Lance Wallnau used the Oct. 29 episode of his podcast to rail against the âwoke industrial complexâ and to portray âwokenessâ as âa weird new religion.â Wallnau, a Christian nationalist author, speaker, and life coach who promotes Seven Mountains Dominionism, urged Christians to recognize that proponents of âWokeianityâ are their enemies.
âThe Wokeianity of the Antichrist system is an extorted confession of faith,â he said, âwhere you have to use the gender pronoun arbitrarily chosen by a studentâ even if that studentâs reality âisnât real for you.â
Wallnau reaches a wide audience through his books, podcasts, conference speeches, and appearances on religious-right media. He has more than 735,000 followers on Facebook and more than 60,000 on Twitter. In advance of the 2016 election, Wallnau claimed that former President Donald Trump was Godâs anointed âchaos candidate.â He became enough of an insider among Trumpâs Pentecostal supporters that he was invited to the White House for a briefing on the administrationâs Middle East peace plans. In 2020, Wallnau said that Trumpâs reelection would set the stage for the church to take greater authority in the world. When that didnât happen and Joe Biden was sworn in as president, Wallnau declared Biden to be âan illegal counterfeit.â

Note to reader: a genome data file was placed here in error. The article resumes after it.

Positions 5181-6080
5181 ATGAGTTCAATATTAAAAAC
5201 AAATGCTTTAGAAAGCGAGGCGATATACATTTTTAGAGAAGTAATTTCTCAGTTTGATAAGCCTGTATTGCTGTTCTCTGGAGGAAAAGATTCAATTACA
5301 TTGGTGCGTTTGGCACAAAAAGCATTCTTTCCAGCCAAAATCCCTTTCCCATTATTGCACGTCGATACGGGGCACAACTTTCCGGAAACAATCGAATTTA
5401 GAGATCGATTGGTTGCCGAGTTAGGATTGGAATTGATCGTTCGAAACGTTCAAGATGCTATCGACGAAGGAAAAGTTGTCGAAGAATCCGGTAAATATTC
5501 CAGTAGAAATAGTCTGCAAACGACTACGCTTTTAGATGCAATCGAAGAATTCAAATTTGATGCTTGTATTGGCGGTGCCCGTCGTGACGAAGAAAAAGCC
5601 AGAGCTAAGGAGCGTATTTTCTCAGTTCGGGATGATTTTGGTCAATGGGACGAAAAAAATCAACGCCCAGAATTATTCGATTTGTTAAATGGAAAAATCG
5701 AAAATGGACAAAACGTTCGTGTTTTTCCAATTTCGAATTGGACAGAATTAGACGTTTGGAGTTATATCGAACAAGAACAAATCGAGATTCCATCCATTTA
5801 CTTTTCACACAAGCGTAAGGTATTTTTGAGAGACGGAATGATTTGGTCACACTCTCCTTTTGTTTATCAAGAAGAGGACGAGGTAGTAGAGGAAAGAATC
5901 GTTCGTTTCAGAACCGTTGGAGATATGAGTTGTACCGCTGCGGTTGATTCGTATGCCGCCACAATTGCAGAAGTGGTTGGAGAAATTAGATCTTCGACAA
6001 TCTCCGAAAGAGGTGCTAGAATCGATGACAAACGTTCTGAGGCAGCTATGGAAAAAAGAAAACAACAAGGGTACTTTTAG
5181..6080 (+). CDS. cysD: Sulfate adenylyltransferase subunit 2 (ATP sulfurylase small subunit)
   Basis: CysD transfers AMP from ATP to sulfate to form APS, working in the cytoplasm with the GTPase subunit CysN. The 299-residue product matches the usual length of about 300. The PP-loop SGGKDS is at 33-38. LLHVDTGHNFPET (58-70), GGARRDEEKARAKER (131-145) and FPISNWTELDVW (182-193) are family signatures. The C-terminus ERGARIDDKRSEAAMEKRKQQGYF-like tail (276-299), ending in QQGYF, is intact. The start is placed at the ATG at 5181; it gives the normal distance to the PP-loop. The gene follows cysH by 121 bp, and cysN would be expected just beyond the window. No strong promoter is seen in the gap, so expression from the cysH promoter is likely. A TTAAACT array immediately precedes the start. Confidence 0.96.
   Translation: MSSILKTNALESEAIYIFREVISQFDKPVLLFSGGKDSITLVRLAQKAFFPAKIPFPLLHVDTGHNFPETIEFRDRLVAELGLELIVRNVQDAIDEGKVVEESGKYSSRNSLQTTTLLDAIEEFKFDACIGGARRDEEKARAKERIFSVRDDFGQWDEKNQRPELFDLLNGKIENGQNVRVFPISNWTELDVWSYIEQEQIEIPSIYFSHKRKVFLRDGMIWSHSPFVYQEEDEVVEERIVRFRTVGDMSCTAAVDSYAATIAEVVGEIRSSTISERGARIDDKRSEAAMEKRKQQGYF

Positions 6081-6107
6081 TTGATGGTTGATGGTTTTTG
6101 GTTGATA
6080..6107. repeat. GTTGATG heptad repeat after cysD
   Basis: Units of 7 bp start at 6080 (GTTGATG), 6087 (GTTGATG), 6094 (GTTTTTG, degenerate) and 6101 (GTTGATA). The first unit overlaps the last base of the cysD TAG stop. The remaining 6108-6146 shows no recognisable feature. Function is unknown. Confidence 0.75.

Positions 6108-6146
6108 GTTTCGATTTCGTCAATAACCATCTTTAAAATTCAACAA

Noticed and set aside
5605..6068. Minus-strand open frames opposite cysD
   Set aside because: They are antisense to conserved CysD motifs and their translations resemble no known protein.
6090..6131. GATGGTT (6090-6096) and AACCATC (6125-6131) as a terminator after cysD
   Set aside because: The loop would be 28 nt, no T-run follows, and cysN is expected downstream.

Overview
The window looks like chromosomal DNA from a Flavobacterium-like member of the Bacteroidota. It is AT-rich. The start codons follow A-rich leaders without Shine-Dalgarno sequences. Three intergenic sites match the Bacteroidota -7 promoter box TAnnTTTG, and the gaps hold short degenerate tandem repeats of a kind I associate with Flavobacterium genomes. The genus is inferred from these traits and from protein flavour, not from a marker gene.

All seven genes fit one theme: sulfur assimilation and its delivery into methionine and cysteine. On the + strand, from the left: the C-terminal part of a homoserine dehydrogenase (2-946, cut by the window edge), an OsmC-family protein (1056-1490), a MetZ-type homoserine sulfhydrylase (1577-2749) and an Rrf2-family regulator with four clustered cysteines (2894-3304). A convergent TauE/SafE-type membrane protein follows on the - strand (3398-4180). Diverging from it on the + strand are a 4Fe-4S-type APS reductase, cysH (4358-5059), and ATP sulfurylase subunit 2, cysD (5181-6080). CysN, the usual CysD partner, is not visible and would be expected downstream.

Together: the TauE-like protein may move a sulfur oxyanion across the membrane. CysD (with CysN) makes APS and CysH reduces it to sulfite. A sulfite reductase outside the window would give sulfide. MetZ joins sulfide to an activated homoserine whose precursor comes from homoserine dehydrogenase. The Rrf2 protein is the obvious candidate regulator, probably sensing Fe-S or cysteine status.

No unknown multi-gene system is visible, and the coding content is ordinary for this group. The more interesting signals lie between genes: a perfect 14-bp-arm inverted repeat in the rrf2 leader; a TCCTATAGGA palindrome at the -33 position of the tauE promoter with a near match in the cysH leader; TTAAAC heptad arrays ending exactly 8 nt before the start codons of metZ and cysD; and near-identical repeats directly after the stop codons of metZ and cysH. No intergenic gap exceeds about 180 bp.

On last Fridayâs podcast, Wallnau portrayed the political situation in the United States as a âspiritual battle,â something even more powerful and âsinister,â he said, than the political battles as covered by right-wing pundits on Fox News. âItâs a whole invasion of Western civilization with ideas that are grounded in the destruction of America as weâve known it and freedom as weâve experienced it,â he claimed. (...)
Mr. Gallagher promoted himself as an experienced investor with a Ph.D. in philosophy from Brown University, offering clients a path to financial stability and a better life through âpersonal responsibilityâ and âless government,â with âthe help of God.â